What are you editing? What is it you're trying to match? How are you selecting the colors?
Give a brief description of how you're going about things. "I open this file...that comes from..." ?
I am editing a plastic headband. I have a raw image of just a headband in Hot Pink (Bright/Highlighter Pink). I have tried a mixture of changing color hues, levels, and different curves. In the end it still looks too dark and I cant get that "bright" pink to come out. Thanks for your help.
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Ah. You're trying to edit some photos of plastic products, to get them to represent the objects more accurately, and you're having trouble correcting the colors.
By "I have a raw image," do you mean a "camera raw" image? If so, then Photoshop's Camera Raw functionality would probably be the better program to use for initial processing. Are the images camera raw files or are they .jpg files? Are they .psd files? If you have .psd files then you might have a color profile problem (see http://www.viget.com/inspire/save-for-web-simply/).
How were the photos taken? If the images are too dark, perhaps the lighting was not good? Were the photos taken by a professional photographer who is experienced with product photography, using professional lighting and a good quality camera? Were the photos taken by an amateur with a point-and-shoot camera under room lights? What you start out with makes a difference.
Also, in order to do precise color corrections, your equipment needs to be high-quality, too. Is your monitor calibrated or a high-end professional monitor? If it isn't, then you might get the colors to look right on your monitor, only to find they don't look right on another monitor and you won't know which is correct. (Maybe the photo is fine, and it's your monitor that is too dark.)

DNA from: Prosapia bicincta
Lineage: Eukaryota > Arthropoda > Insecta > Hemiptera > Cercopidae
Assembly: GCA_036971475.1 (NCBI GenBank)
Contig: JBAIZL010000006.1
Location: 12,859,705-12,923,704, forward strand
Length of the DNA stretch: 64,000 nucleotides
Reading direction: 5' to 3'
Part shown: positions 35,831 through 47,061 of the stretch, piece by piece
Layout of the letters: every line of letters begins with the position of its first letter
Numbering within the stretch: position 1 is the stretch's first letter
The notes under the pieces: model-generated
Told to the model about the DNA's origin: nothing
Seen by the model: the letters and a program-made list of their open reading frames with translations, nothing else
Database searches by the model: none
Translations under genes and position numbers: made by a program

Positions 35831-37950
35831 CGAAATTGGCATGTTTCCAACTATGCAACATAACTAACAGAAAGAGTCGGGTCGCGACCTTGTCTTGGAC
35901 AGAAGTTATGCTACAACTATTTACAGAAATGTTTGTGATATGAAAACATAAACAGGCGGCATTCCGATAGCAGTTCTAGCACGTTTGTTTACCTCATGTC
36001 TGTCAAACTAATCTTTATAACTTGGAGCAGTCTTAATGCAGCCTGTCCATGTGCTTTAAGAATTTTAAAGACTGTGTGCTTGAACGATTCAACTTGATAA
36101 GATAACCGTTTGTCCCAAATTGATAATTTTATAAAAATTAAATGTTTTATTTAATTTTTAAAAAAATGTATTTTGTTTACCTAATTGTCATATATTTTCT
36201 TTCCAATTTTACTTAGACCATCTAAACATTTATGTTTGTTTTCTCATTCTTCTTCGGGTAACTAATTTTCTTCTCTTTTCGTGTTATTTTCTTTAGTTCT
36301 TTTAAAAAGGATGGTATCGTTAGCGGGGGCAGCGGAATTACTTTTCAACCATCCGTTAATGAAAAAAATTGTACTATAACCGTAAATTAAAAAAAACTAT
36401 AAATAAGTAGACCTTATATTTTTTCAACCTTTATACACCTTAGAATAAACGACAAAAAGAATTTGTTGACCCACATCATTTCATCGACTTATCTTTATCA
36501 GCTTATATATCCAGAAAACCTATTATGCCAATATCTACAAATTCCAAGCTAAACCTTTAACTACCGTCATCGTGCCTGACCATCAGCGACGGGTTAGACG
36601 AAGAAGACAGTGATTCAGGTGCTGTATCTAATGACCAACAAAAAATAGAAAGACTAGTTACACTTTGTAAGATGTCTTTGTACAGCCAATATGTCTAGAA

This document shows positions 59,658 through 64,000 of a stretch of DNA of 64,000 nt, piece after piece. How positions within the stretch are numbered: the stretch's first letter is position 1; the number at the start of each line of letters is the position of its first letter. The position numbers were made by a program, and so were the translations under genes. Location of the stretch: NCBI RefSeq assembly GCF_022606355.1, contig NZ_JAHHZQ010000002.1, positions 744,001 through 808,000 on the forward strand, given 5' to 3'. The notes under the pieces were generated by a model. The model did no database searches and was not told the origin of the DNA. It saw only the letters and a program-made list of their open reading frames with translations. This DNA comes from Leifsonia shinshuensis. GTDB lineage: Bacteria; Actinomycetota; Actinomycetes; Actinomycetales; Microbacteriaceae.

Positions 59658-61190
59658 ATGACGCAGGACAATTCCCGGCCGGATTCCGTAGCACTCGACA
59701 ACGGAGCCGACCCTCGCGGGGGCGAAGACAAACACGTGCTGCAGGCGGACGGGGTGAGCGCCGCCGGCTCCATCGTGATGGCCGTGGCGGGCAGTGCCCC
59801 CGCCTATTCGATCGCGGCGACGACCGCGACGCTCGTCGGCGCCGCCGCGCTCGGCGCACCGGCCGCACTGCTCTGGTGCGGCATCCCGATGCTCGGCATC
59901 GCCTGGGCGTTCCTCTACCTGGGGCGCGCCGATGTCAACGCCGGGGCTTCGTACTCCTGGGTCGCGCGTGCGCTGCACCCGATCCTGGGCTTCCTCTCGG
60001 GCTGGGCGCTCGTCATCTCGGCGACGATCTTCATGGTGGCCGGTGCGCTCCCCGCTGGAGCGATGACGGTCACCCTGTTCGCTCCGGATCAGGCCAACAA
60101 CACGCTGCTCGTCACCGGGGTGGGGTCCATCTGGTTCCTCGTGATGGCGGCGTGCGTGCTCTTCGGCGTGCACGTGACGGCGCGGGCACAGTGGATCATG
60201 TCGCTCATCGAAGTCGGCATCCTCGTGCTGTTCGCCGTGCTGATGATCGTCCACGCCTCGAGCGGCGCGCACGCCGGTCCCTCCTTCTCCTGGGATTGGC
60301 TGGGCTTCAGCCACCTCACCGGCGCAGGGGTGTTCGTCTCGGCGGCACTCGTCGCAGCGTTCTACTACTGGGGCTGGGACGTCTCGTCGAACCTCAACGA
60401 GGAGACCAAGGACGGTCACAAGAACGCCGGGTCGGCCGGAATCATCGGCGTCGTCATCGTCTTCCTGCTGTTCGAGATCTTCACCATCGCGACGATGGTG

Fireworks does not have the range of tools that Photoshop does, but Photoshop is intended as a photo workshop, and Fireworks isn't. You might read some of the tutorials on color correction for Photoshop, and see if you can apply any of the methods. There are dozens out there:
Finally, can you post the image or a portion of it? Use the Insert Image control (camera icon), just to the left of the smilie control. That way, people can offer advice that is specific to the problem you have.
I am using a camera raw image. Sorry I was not too specific. The files are PNG and get converted to .jpg. You're right, the camera lens and the lighting do have a big effect on the image but I am working with a professional photographer. However, my monitor is not a high end monitor. Again, thank you for your help and the links. This is very useful information.
Good luck then!
If you're working with a professional photographer, I would recommend that you view the images on some other monitors. When my beloved NEC CRT started to die, my hubby had me try his new LCD. It was a pretty good business-class monitor, but the color accuracy wasn't good enough for me. My desktop at the time was a dog, in browns, and the monitor displayed it with a decided green cast. I couldn't adjust it to my satisfaction. I ended up getting a lower-end EIZO. Since I don't do precision color work, I don't worry about keeping it calibrated beyond the factory calibration. It has excellent color and brightness range, though. I've been very happy with it. If you are going to do professional color work, you should probably look into a professional graphics monitor. LaCie and EIZO are two companies I know of that make them.